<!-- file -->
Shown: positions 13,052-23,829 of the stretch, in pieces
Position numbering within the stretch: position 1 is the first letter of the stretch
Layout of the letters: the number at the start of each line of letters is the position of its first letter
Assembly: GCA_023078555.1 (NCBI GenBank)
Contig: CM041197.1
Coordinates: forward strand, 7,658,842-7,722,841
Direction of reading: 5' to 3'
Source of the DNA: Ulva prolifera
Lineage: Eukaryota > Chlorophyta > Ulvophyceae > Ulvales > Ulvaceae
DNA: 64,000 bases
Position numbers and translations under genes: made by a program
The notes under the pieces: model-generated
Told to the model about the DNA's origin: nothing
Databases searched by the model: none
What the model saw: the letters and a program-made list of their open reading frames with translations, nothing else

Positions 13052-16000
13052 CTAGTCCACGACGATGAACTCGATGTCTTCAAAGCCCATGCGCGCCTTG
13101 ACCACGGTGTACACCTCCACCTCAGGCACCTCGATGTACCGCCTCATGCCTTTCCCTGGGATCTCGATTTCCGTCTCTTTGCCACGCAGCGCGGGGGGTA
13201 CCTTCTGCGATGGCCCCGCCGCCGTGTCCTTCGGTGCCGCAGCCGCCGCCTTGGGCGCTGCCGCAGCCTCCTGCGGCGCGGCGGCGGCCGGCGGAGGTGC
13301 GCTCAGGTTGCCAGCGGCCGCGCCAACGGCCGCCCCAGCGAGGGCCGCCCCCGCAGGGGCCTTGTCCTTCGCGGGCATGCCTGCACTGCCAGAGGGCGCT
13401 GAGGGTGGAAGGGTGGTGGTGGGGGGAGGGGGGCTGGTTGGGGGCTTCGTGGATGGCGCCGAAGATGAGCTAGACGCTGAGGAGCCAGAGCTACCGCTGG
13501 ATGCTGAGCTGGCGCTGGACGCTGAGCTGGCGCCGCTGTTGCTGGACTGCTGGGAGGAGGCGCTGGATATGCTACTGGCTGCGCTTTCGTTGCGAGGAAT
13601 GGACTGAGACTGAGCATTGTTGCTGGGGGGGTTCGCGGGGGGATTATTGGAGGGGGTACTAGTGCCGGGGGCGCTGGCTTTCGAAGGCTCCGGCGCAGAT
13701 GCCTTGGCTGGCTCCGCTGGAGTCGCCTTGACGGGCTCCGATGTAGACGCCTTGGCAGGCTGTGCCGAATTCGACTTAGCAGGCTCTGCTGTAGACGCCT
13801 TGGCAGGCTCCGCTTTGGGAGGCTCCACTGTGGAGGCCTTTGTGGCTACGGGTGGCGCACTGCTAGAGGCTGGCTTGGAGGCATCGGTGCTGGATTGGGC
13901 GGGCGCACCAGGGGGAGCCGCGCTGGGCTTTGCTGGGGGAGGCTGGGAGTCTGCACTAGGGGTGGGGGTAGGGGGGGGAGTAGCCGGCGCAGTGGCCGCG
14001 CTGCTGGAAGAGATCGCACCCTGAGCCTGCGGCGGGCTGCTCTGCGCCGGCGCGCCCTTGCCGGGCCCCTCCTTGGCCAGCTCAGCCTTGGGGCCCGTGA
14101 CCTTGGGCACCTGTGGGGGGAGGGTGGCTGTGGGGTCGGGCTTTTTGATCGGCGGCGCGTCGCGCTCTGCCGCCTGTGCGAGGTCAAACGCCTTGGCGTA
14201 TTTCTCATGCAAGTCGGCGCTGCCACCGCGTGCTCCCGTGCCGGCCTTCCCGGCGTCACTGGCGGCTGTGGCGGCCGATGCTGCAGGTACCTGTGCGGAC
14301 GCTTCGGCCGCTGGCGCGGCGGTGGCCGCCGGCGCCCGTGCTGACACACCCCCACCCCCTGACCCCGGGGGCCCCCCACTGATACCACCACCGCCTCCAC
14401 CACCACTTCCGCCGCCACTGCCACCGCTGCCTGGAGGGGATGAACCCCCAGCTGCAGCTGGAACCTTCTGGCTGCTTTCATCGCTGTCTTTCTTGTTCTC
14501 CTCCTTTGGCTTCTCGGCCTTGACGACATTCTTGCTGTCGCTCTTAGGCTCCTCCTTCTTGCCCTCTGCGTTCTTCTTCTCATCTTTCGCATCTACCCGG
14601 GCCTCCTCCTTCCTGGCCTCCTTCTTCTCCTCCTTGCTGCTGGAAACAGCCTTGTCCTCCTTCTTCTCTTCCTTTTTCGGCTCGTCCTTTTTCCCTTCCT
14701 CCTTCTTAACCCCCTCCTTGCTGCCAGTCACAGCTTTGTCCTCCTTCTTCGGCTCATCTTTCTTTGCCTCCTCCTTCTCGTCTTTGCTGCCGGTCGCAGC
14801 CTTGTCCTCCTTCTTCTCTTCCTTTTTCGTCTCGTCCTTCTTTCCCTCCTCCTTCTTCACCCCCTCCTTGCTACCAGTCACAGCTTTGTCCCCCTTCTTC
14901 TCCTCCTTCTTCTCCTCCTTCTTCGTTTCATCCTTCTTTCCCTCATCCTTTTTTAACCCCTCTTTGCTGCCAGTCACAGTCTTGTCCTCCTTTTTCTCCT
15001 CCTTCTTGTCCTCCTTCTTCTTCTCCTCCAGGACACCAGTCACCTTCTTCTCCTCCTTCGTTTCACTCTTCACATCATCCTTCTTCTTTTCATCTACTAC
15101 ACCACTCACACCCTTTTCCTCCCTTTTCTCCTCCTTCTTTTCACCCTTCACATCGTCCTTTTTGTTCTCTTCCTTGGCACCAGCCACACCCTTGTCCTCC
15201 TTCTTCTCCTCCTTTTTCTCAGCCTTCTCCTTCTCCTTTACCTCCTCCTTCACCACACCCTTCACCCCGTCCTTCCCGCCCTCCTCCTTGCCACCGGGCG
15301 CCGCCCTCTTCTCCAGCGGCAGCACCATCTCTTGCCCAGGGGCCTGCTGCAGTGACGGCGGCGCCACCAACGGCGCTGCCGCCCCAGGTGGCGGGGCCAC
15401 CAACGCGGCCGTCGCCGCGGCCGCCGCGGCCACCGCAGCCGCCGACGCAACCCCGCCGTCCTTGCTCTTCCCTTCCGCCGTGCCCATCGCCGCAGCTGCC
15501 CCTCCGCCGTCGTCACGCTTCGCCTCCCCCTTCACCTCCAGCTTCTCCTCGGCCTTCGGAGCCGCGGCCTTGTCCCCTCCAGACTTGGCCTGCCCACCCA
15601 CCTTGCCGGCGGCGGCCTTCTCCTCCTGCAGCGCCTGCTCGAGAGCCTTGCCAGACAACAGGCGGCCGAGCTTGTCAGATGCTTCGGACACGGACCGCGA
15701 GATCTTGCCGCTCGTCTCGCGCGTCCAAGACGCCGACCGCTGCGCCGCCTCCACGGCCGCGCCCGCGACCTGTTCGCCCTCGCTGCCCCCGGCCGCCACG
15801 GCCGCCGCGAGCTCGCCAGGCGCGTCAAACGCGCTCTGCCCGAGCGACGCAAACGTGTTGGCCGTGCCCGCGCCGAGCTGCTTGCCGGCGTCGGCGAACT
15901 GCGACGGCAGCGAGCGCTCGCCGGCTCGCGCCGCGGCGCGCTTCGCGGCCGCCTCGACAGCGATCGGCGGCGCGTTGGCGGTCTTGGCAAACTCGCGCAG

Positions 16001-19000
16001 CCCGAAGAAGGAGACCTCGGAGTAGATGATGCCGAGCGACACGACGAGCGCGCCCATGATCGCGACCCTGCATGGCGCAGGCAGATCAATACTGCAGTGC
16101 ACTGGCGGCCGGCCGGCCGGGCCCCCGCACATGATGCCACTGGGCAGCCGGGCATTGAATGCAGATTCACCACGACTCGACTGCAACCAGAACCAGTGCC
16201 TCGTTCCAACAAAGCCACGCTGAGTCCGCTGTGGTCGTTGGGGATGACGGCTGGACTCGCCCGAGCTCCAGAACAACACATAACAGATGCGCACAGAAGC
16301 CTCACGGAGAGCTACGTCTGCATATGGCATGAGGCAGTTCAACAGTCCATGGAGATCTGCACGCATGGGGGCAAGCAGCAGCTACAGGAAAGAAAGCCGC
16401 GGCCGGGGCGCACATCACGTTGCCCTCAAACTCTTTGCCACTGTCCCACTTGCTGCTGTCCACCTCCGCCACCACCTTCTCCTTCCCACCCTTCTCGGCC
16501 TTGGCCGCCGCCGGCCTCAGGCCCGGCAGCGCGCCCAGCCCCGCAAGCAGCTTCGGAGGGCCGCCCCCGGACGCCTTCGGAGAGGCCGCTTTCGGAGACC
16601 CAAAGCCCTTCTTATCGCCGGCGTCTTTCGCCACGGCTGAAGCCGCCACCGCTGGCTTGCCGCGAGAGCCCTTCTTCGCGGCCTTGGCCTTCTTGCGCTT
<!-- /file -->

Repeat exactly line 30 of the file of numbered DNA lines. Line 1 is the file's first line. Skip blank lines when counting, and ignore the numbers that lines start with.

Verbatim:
14301 GCTTCGGCCGCTGGCGCGGCGGTGGCCGCCGGCGCCCGTGCTGACACACCCCCACCCCCTGACCCCGGGGGCCCCCCACTGATACCACCACCGCCTCCAC